Tuesday, March 17, 2015

MEMORY ETERNAL: Valentin Rasputin 1937-2015

Memory eternal
Вечная память
Vechnaya Pamyat'

A day short of his  seventy-eighth birthday on the Fourteenth of March, Valentin Rasputin passed from this life into the next.  A leading writer in the Village Prose movement of the 60's and 70's he gave a voice to the poorest of the poor in Soviet Russia.
Having read works by Dostoevsky, Tolstoy and Gogol early on,  Money for Maria was one of the first contemporary Russian works of fiction that I read and opened the door to Solzhenitsyn, Akunen as well as other more recent (Post Soviet) Russian writers.

Though I disagree with Rasputin's seemingly unquestioning political loyalty to  Vladimir Putin his early works were captivating and inspiring to me in my younger days.

May he rest in peace and may his memory be eternal.

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Thursday, March 12, 2015

Saint Gregory the Great

Saint Gregory the Great, Pope of Old Rome, Confessor.

The Hymn
This the Confessor of the Lord, whose triumph

Now through the wide world celebrate the faithful,
At his departure entered with rejoicing
Heavenly mansions.

Fervent and holy, prudent in his converse,

Humbly and chastely here on earth he sojourned,
Curbing all passions, and in peace and meekness,
Constant abiding.

What though the grave now hold his hallowed relicks?

He, ever living, ever interceding,
Reigns with the Blessed, nor from us his brethren
Is he divided.

Whence we in chorus gladly do him honour, 

Chanting his praises with devout affection,
That in his merits we may have our portion,
Ever and ever.

Glory and virtue, honour and salvation,

Be unto him that, sitting in the highest,
Governeth all things, Lord and God Almighty,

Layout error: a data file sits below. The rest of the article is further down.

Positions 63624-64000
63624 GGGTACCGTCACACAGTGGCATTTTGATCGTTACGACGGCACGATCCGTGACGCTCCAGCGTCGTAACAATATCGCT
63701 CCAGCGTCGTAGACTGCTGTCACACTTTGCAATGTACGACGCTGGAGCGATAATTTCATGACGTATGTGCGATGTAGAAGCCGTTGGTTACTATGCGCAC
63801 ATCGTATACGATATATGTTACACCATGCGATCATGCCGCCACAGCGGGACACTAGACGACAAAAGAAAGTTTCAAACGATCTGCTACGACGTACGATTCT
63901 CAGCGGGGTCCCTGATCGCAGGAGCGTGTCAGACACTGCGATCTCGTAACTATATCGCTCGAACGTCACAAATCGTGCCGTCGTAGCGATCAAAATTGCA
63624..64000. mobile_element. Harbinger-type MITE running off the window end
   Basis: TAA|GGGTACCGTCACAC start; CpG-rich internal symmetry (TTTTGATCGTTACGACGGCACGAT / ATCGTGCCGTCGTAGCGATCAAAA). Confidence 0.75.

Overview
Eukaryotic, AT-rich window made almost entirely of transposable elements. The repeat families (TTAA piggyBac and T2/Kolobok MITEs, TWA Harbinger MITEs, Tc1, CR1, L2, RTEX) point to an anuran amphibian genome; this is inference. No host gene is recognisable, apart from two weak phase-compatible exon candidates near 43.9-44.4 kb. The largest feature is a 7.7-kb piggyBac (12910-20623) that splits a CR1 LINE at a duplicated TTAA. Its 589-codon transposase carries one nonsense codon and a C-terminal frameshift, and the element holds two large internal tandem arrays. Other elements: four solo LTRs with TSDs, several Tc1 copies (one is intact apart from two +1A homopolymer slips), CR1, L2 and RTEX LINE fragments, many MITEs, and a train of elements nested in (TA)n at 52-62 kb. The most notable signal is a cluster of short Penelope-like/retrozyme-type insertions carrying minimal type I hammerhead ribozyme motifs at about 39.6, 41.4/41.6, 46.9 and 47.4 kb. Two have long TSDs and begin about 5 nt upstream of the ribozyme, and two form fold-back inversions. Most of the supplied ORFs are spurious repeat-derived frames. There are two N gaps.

Trinity blessed.  Amen.

Gregory the Great was a Roman, the son of Gordian the Senator.  As a young man he studied philosophy, and afterwards discharged the office of Praetor.  After his father's death he built six monasteries in Sicily, and a seventh in honour of St. Andrew, in his own house at Rome, hard by the Church of Saints John and Paul at the ascent of the hill Scaurus.  In this monastery of St. Andrew, he and his masters, Hilarion and Maximian, professed themselves monks, and Gregory was afterwards Abbot.  Later on, he was created a Cardinal Deacon, and sent to Constantinople as legate from Pope Pelagius to the Emperor Tiberius Constantine.  Before the Emperor he so successfully disputed against the Patriarch Eutychius, who had denied that our bodies shall verily and indeed rise again, that the Prince threw the book of the said Patriarch into the fire.  Eutychius himself also soon after fell sick, and when he felt death coming on him, he took hold of the skin of his own hand said in in the hearing of many that stood by: I acknowledge that we shall all rise again in the flesh.

Gregory returned to Rome, and, Pelagius being dead of a plague, he was unanimously chosen Pope.  This honour he refused as long as he could.  He disguised himself and took refuge in a cave, but was betrayed by a fiery pillar.  Being discovered and overruled, he was consecrated at the grave of St. Peter.  He left behind him many ensamples of doctrine and holiness to them that have followed him in the Popedom.  Every day he brought pilgrims to his table, and among them he entertained not an Angel only, but the very Lord of Angels in the guise of a pilgrim.  He tenderly cared for the poor, of whom he kept a list, as well without as within the city.  He restored the Catholic faith in many places where it had been overthrown.  He fought successfully against the Donatists in Africa and the Arians in Spain.  He cleansed Alexandria of the Agnoites.  He refused to give the Pall to Syagrius, Bishop of Autun, unless he would expel the Neophyte heretics from Gaul.  He caused the Goths to abandon the Arian heresy.  He sent into Britain Augustine and divers other learned and holy monks, who brought the inhabitants of that island to believe in Jesus Christ.  Hence Gregory is justly called by Bede, the Priest of Jarrow, the Apostle of England.  He rebuked the presumption of John, Patriarch of Constantinople, who had taken to himself the title of Bishop of the Universal Church, and he dissuaded the Emperor Maurice from forbidding soldiers to become monks.